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Photo: Both Seth Gross and Hayden Zillmer rallied to beat a pair of former World medalists, Daton Fix and Nick Gwiazdowski, earlier this month to earn their first World Team berths. (Photos by John Sachs and Justin Hoch)
Note: Dan Gable, who won both a World and Olympic championship before coaching for over 20 years on the college and international level, recently spoke to WIN Editor Mike Finn about the recent qualification process of determining the 2022 U.S. World Championship Team.
WIN: What are your thoughts about the recently-completed process of determining the 2022 U.S. World Team?
GABLE: I wonder if we are going about this in a good way. Sometimes, it was confusing because there were a lot of people that wrestling was dealing with, especially now that wrestling has three styles — men’s freestyle, Greco-Roman and women’s freestyle — and there are 30 different weight classes. Some fans probably couldn’t even tell you who some of these wrestlers are, nor the different weight classes. At one point, men’s freestyle and Greco-Roman used to have the same weight classes and that’s what needs to happen now. That would be less confusing for our sport.
It does get a little more widespread. If you can keep things together, just like the same weight classes for men, it will help keep the process simpler. I also think the process of determining the team was too long and it was difficult to follow. There are people who follow this closely, but for the sport to expand, the process needs simplification.
WIN: Hayden Zillmer and Seth Gross provided the biggest surprises in men’s freestyle, respectively upsetting former World medalists Nick Gwiazdowski and Daton Fix. What did you think about that?
GABLE: There was plenty of potential in those two guys. Their development has dealt with consistency in certain times of their careers and that they mentally felt good about themselves that they could really make this year’s World Team.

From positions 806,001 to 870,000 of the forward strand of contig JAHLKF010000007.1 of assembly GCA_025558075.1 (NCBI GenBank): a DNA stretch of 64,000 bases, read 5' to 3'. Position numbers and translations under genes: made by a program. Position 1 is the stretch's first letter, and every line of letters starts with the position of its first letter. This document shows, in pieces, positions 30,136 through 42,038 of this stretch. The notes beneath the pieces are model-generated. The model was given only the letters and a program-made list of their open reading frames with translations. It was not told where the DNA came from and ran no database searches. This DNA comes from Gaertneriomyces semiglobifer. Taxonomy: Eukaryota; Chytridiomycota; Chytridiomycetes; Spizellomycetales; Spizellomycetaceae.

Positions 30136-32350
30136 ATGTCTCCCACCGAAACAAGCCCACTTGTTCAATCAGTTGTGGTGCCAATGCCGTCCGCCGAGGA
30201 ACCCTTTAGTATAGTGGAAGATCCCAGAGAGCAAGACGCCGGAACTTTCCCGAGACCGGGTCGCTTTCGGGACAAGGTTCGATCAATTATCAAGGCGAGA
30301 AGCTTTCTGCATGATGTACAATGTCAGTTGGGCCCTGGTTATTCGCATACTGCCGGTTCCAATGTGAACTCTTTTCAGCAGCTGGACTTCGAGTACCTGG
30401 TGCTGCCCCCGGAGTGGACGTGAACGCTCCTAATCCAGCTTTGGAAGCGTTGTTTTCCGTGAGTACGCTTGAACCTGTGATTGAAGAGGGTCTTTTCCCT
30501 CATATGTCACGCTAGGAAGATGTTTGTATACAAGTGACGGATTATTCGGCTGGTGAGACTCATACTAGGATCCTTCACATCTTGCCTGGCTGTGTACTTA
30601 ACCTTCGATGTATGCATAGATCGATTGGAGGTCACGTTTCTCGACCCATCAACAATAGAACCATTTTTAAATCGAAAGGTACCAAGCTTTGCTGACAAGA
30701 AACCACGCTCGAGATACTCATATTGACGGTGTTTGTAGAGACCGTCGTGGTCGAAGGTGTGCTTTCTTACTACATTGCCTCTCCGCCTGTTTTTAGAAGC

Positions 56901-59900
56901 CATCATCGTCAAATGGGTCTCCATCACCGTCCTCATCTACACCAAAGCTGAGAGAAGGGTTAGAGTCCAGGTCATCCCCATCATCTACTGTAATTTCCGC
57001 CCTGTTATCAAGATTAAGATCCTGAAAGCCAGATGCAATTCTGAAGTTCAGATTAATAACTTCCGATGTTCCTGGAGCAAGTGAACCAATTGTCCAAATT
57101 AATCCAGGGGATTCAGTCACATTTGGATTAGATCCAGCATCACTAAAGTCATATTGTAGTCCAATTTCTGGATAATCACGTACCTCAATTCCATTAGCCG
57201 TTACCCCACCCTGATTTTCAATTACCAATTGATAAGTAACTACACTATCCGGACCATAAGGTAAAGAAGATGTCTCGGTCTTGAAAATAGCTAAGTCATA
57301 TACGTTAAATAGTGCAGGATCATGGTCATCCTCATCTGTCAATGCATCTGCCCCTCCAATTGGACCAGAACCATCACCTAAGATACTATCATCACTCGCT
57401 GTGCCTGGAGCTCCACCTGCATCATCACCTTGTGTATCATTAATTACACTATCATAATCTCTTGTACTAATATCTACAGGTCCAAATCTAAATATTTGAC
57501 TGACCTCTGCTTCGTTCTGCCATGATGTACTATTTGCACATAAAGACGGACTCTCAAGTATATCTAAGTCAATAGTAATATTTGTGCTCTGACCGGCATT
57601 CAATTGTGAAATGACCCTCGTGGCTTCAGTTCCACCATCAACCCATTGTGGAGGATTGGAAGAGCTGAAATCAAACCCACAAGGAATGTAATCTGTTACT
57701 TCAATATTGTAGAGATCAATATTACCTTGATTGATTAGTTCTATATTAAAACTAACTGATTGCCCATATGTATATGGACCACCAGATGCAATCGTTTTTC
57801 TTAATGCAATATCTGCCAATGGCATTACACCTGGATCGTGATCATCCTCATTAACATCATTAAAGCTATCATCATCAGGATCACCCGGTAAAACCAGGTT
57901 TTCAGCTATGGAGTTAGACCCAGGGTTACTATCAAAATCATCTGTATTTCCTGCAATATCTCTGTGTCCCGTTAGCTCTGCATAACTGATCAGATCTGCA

They probably knew what they were capable of but had not been able to do it. When someone has ability to do something good, you should be able to repeat it. It’s just a matter of being able to stay in the match focused and have the mind strong enough to a point where the wrestler won’t say: I don’t belong here. I could see that development in both of those guys and that is was real.
WIN: Gross nearly lost his first match at the World Team Trials Challenge Tournament. And both wrestlers lost the first match in the Best-of-3 Final X but found a way to rally and win the second and third bouts. How could they develop confidence from early setbacks?
GABLE: Wrestlers are going to make mistakes. They can’t make them in a row, which would negatively affect a wrestler. Gross might have made a mistake early, but he followed that with several good things like coming back to pin the top seed Nico Megaludis.
I was recently watching a high school baseball game and a player came out to pitch. He threw something like 12 balls in a row and had to be pulled. I had seen him pitch before and he was considered really good. What was the difference? He later said he didn’t know he was going in. That shows that an athlete, including wrestlers, must be ready to compete. I’m not sure Gross was (ready) at the start of the Challenge tournament but made changes fast.
WIN: Are you saying a wrestler’s focus plays a big part in winning more matches?
GABLE: The mental development that caused their focus to stay longer and helped them be more confident because of close matches allowed them to keep that concentration longer into (recent) matches.
I would say there was more development by the winners during this World Team qualification process. There was something about the wrestlers who didn’t win; whether it was doubt or hesitation. It was progress for the winners. Regarding Gross and Zillmer, I’m not sure they had enough of that progress before this year’s Trials. That development takes time and most of the development is between a wrestler’s ears.
WIN: Zillmer got in deep against Gwiazdowski in the first match but could not lift and score against him. But, he was able to do so late in the second and third matches. How does that happen?